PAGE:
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Biology, Sustainability, Uncategorized

Are robotic pollinators the future?

The plight of bees is relatively well known today. Pesticides, decreasing diversity, competition from non-native species, and a tiny little parasite have all contributed to the decline of bees. While the loss of bees on its own is distinctly negative, as with many things many humans care more when there is an impact on us. And the loss of bees will impact us.

A huge number of the plants we eat rely on pollinators like bees to reproduce. Kiwi fruit is just one example that needs pollinators. But what does that actually mean? This is one of the challenges that I’ve seen. Not everyone understands what the consequences are. We can’t replace the bees with seeds because the seeds aren’t produced unless there is pollination. And often, it is actually the seeds, or at least the outer covering for the seed that we actually eat, as is the case with kiwi fruit. So without pollinators, or without enough pollinators, we cannot produce enough food for the planet’s ever growing population.

Robotic pollinators are already in the works. For example, Williams et al. (2020) discuss a robotic pollination system for kiwi fruit that produces fruit that are comparable to current commercial varieties, but they cannot achieve amounts that are comparable to current yields from natural pollinators.

There are lots of barriers to this technology though. Do we need specific robots for every plant in need of a pollinator? What technology can power the robots and be light enough to still fly? How do they navigate or even function in adverse weather? But sometimes the real question in sustainability isn’t a scientific question. Science while fundamental, isn’t equipped to deal with questions like those raised by Nimo (2022). If we have the ability to make robot pollinators do we still have the motivation to stop the loss and recover natural pollinators?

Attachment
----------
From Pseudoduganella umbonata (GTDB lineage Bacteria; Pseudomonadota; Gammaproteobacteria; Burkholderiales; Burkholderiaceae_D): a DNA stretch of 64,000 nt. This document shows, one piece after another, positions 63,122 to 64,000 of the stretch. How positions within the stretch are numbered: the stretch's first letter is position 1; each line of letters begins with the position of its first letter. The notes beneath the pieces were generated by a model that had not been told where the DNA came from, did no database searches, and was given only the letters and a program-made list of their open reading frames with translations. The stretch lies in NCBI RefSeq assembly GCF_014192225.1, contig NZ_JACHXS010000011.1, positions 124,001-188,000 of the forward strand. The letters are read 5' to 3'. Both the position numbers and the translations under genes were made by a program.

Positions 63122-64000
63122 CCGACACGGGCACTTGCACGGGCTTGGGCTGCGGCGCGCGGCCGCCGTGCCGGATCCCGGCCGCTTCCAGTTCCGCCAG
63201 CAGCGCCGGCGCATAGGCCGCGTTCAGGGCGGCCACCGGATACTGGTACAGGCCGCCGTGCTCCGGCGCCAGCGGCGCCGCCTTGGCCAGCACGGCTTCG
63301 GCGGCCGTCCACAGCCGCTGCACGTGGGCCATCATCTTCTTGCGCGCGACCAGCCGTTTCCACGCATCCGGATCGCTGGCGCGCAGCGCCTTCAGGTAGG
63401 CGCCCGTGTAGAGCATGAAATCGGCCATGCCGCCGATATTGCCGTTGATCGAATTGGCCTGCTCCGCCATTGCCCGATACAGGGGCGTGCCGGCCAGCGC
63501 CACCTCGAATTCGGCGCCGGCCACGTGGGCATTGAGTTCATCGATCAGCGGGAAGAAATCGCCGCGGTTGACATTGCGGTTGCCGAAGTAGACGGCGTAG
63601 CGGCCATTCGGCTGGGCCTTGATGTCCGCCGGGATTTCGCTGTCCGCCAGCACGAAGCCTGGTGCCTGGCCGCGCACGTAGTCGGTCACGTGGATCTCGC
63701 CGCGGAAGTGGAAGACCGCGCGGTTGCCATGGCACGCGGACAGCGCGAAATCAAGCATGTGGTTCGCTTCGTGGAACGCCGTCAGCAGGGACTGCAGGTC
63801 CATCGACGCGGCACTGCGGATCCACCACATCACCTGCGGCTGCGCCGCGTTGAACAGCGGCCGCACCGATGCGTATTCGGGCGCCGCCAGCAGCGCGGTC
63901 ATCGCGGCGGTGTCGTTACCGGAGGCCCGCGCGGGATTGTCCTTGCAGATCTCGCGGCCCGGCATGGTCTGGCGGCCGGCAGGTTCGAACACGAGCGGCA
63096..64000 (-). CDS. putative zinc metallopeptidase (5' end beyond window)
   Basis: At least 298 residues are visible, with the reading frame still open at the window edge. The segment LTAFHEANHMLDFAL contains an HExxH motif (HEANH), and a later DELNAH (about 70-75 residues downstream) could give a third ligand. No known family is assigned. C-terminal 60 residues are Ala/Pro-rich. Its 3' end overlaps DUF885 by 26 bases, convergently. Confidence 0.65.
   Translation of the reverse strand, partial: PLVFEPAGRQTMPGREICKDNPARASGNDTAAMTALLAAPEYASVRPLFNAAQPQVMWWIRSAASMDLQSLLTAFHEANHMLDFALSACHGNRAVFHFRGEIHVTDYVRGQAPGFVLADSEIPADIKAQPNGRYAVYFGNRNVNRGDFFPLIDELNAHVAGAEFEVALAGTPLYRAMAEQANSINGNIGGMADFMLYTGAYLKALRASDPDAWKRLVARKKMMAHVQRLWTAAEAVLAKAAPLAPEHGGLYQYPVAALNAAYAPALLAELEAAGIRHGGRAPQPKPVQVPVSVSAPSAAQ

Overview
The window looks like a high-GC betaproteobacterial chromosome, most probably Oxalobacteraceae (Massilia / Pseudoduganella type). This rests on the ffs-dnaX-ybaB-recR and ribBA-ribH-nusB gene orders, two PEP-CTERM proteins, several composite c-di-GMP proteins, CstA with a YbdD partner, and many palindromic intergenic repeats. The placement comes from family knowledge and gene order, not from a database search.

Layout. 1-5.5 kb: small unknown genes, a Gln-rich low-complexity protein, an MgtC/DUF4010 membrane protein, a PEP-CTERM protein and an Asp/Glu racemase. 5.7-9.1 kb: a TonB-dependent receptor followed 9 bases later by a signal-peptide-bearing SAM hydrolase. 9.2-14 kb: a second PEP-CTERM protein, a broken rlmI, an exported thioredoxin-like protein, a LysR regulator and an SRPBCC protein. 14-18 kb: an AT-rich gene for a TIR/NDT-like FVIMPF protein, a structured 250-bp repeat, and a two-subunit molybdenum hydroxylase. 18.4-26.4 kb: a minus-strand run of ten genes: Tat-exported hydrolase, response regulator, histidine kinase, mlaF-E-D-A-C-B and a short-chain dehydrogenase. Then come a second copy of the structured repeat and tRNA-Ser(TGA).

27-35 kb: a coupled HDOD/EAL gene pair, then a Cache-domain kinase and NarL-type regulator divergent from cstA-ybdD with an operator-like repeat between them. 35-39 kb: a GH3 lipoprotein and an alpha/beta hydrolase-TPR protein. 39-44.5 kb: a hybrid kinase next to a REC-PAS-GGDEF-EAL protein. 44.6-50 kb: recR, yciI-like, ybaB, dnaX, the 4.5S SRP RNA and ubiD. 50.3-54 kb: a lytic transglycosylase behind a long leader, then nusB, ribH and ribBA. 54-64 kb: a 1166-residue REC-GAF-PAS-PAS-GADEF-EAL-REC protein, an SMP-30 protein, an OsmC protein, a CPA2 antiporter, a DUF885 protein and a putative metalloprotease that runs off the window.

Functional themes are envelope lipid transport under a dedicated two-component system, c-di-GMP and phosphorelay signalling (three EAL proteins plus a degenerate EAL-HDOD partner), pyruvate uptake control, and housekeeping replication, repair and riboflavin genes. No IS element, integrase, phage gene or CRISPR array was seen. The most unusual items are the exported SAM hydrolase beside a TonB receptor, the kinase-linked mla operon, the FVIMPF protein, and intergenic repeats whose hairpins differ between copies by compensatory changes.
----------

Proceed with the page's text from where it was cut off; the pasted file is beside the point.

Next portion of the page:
With the way honey bee colonies are driven around entire countries like the US, rented, if you will, at just the right time for each species of plant, haven’t we already commercialized this natural process enough? Robotic pollinators could let us increase the use of pesticides. We wouldn’t need to care about collateral damage because robot bees are here to save the day. Where is the motivation to improve agricultural practices and increase biodiversity and even rewilding of landscapes if we can just buy some robots to meet our human food needs. Sure there might be other consequences, but isn’t that what our suite of chemicals like fertilizer is for?

Nimo argues that robotic pollinators run the risk of turning yet another process into a capitalist venture. Is the technology of a robotic pollinator amazing? Without question. Will we need technology to mitigate the damage we have already done? Again, no question. But when we turn exclusively to technology in our current economic system we are potentially making our lack of sustainability an economic benefit and that is a societal issue not a scientific one.

About Tai Munro

I am passionate about making science, sustainability, and sport accessible through engaging information and activities.


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